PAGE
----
So, at this point in the book of Isaiah, we are looking at a time, long after Solomon had dedicated the temple when the nation of Israel had been divided in two because of Solomon’s failure to remain faithful to God. The southern kingdom of Judah was under intense pressure from foreign enemies and was turning its gaze to Egypt as a potential source of help and hope. They were making peace overtures to the very nation from which God had freed them from slavery generations earlier.
But God calls them exactly what they were: Stubborn children, and He used a word typically referring to dumb, untrainable oxen. It carries with it the idea of rebellion. Like an ox that refused to get into the yoke and plow, the people of Judah were refusing to do what God had called them to do. They consistently resisted His efforts to teach and train them. So, God warns them:
“What sorrow awaits my rebellious children,”
says the Lord.
“You make plans that are contrary to mine.
You make alliances not directed by my Spirit,
thus piling up your sins.” – Isaiah 30:1 NLT
God had not told them to turn to Egypt. He had not given them permission to make an alliance with Pharaoh. And their efforts to do so would prove to be more fuel on the fire of His judgment against them.
“For without consulting me,
you have gone down to Egypt for help.
You have put your trust in Pharaoh’s protection.
You have tried to hide in his shade.” – Isaiah 30:2 NLT
This is the crux of the matter. They were refusing to seek God’s counsel, and they were rejecting God’s promise of provision and protection. Rather than trust God, they were putting all their hope in Pharaoh. But they were going to find him to be a lousy replacement for God.
“But by trusting Pharaoh, you will be humiliated,
and by depending on him, you will be disgraced.” – Isaiah 30:3 NLT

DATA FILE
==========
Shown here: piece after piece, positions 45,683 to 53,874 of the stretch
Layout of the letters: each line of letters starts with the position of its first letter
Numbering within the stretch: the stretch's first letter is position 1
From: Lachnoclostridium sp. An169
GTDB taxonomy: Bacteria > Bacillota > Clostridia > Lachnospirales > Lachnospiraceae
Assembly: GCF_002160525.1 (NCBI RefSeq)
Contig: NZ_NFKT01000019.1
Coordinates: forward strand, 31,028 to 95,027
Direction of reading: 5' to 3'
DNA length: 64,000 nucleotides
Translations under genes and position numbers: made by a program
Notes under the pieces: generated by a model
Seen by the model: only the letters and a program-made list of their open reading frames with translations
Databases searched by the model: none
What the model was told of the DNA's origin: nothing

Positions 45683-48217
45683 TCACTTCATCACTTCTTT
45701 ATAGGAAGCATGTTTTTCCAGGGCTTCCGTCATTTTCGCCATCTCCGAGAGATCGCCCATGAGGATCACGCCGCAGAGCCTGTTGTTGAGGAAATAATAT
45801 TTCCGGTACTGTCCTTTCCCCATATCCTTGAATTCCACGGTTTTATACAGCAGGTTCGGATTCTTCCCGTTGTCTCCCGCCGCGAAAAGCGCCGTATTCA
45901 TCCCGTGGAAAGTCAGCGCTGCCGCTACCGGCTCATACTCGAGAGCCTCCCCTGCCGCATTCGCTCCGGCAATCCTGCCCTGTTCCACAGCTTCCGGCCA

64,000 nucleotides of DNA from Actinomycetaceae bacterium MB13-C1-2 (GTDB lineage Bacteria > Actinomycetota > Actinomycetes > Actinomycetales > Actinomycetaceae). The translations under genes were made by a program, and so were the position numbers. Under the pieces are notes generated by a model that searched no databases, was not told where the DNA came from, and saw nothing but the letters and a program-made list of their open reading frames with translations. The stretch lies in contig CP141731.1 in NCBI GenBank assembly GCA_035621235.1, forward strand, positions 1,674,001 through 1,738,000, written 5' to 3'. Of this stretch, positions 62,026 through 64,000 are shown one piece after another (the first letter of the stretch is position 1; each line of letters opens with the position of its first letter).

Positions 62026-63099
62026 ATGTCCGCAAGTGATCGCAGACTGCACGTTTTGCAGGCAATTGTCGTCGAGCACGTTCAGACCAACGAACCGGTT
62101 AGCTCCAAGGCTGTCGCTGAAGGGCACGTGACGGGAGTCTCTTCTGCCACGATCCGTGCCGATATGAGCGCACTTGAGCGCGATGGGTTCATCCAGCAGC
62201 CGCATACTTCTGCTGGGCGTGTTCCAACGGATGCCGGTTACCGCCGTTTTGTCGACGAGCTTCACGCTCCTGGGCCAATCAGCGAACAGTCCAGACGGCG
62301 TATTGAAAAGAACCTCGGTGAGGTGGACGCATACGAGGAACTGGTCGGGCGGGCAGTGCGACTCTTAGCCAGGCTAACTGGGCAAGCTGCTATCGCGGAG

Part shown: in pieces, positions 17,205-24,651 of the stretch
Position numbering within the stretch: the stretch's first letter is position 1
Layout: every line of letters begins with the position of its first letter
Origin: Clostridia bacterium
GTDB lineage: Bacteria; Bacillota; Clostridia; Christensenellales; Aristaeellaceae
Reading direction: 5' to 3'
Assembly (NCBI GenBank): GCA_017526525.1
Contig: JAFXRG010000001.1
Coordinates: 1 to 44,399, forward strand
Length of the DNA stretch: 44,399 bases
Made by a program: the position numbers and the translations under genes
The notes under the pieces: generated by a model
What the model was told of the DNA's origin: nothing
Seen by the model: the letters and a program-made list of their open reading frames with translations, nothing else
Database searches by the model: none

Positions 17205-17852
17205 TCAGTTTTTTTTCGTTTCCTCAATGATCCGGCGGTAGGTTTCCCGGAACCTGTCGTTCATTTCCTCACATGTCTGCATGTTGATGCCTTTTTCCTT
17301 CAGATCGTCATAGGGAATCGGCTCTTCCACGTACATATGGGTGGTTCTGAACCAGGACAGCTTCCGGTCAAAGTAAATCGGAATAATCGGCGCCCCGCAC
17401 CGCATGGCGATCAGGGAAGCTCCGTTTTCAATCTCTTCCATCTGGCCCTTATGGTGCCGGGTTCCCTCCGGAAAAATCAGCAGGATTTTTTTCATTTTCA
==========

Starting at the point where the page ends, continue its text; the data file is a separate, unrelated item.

Their plans were not going to produce the results for which they were hoping. Rather than help, they would experience humiliation. In the place of deliverance, they would find disgrace. The nation of Egypt was powerful, and its borders stretched from Zoan in the north to Hanes in the south. But Pharaoh and his mighty army would prove no match for the Lord of Hosts. And God destroys any lingering hopes the people of Judah might have that their plans will succeed.
“all who trust in him will be ashamed.
He will not help you.
Instead, he will disgrace you.” – Isaiah 30:5 NLT
With their failure well established, Isaiah now provides the people of Judah with a visual description of the Judean emissaries’ trip to Egypt to deliver payment for their assistance. The route described is remarkably similar to the one that the people of Israel took when they left Egypt under Moses’ leadership centuries earlier. In order to escape detection by the Assyrians, the caravan would wind its way south, through the Negeb, “a land of trouble and anguish” (Isaiah 30:6 ESV).
But this time, they would not be accompanied by God or enjoy His protection. They would encounter an unforgiving desert, occupied by lions and venomous snakes. Their donkeys and camels would be weighed down with riches and treasures intended as payment for Pharaoh’s help. They would be paying dearly for their stubborn refusal to obey God. Their rebellion against Him would end up costing them. And the worst part was the cost to benefit ratio was going to be minimal.